St. Arnold had a great love for the Eucharist, a legacy from his parents. Arnold’s mother had a great love of prayer and especially of the holy Eucharist. During the “Forty Hours Exposition” she remained there praying almost the whole day. On Sundays she arrived at the church around 4:30 in the morning so as to attend the first and all following Masses. Even on weekdays she was able to arrange her work in such a way that she was always able to attend a Mass. She was convinced that without the blessing of the Eucharist she would not be able to finish her work. Her example, as well as that of his deeply religious father, made a strong impression on the young Arnold.
When he was eleven he received his First Holy Communion. He considered it a great grace, for which he prepared himself well, as was the custom at the time, by learning the whole catechism by heart. Nothing is said about Arnold’s spiritual experience on the day of his first communion. He said very little about his religious feelings and inner experiences. Two letters, however, written eight years later to his younger brother Peter for his first communion, give us some idea of what that event may have meant to Arnold. They bear witness to his deep feeling about the real presence of Jesus in the Eucharist, which we also see in his later life.
“I was filled with joy at the news that this year you will really have the happiness, the incomprehensibly great good fortune, to approach the table of the Lord, to share in food that is the desire of the angels. Oh if only you could recognize what it means to receive the Body of the Lord! Do you really know who it is, whom you will receive? It is the King of heaven and earth, the Lord of eternity, … the Mighty One who rules the earth according to his will… Prepare your heart already… Pour out your heart before him; recommend to him your joys and sorrows… You will never regret it as I now regret having done so little to prepare.”
In a second letter dated four days later, Arnold wrote:
“The most beautiful and happy day of your life has finally come; the day to which even the hearts of grey haired priests think back with longing, and the memory of which constantly fills them with silent joy. Oh brother, let me congratulate you a thousand times! You are now the sanctuary of the Lord, his inheritance and his love.”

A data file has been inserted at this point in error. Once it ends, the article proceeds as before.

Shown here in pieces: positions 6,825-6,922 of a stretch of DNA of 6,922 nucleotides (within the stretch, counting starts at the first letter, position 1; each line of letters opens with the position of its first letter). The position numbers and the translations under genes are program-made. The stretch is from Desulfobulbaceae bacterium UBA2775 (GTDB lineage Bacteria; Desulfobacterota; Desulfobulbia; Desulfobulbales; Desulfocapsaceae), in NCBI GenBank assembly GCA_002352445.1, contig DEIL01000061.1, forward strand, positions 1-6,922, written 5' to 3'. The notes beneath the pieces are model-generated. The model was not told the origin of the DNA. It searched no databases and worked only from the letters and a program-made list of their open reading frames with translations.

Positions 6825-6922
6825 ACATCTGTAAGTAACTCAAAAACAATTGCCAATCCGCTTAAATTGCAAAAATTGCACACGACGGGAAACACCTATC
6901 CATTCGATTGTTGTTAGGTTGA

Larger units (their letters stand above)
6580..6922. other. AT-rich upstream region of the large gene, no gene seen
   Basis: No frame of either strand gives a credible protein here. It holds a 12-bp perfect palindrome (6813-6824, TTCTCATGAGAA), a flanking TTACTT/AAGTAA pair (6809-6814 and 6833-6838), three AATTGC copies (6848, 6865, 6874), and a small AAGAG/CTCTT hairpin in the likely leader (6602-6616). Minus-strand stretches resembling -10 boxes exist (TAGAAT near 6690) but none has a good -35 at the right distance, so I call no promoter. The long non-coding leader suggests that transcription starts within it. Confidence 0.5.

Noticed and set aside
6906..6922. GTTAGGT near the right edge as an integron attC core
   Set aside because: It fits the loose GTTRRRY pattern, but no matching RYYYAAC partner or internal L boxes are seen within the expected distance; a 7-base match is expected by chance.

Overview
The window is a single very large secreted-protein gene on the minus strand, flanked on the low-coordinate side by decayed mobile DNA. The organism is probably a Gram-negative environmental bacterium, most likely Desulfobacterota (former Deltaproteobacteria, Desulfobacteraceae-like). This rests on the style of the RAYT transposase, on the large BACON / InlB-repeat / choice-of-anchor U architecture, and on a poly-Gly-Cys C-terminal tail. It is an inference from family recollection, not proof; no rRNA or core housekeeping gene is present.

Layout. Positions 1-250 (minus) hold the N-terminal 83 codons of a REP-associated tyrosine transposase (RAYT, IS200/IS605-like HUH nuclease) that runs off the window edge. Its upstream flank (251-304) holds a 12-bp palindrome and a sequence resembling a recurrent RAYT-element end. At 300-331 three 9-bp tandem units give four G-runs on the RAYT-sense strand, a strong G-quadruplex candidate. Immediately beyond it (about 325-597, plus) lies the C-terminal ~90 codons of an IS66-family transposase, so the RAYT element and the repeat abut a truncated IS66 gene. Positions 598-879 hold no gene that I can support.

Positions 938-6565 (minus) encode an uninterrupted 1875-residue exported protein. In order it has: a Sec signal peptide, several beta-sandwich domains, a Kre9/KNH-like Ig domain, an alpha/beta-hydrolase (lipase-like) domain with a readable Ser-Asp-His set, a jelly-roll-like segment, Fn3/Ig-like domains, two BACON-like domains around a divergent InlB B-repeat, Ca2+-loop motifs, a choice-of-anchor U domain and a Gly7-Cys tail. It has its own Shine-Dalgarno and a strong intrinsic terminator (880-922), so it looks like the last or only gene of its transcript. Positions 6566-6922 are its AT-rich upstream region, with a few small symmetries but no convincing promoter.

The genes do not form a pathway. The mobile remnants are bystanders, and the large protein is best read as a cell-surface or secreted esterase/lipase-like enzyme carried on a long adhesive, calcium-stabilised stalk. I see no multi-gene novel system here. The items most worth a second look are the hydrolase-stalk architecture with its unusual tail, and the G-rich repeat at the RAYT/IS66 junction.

We sense here something of the heartbeat of Arnold’s own life. He was gripped by the mystery of the incarnate God whose presence caused his heart to tremble in holy awe, God who allowed him to taste his love. With all his spiritual might, Arnold wanted to respond to that incomprehensible love and to avoid everything that could separate him from it.
A few years later we encounter the same love and reverence in Arnold’s letter to his mother, shortly before his ordination:
“It is still dark as I sit here alone in my little room. The candle is still burning and before me hangs a picture of Christ. My soul is silent, very silent. The sound of a church bell from somewhere near or far off is reaching my ears through the darkness. It is calling the faithful to rise from sleep and go to church where the most holy sacrifice is offered to God. I have a wonderful feeling. I’m thinking, soon you, too, will approach the holy altar, stand there in the place of Christ and celebrate the holy mysteries.”
This love and reverence filled Arnold’s heart also in his later years: “Jesus lives in us as God and man at the time of Communion. His divine body touches us and we touch him. But how wonderfully the body of Jesus works! The whole of humanity was redeemed through the suffering and the shedding of the blood of this holy body. And now the holy body of Jesus sanctifies us in Holy Communion.” (Conference, 1894) A poem from his later years (1896) gives us an insight into mystery of Arnold’s love for the presence of Jesus in the Eucharist.
After Holy Communion
O quiet happiness, O blissful fortune! Now he is all mine,
The King, wonderful and great, before whom the heavens bow.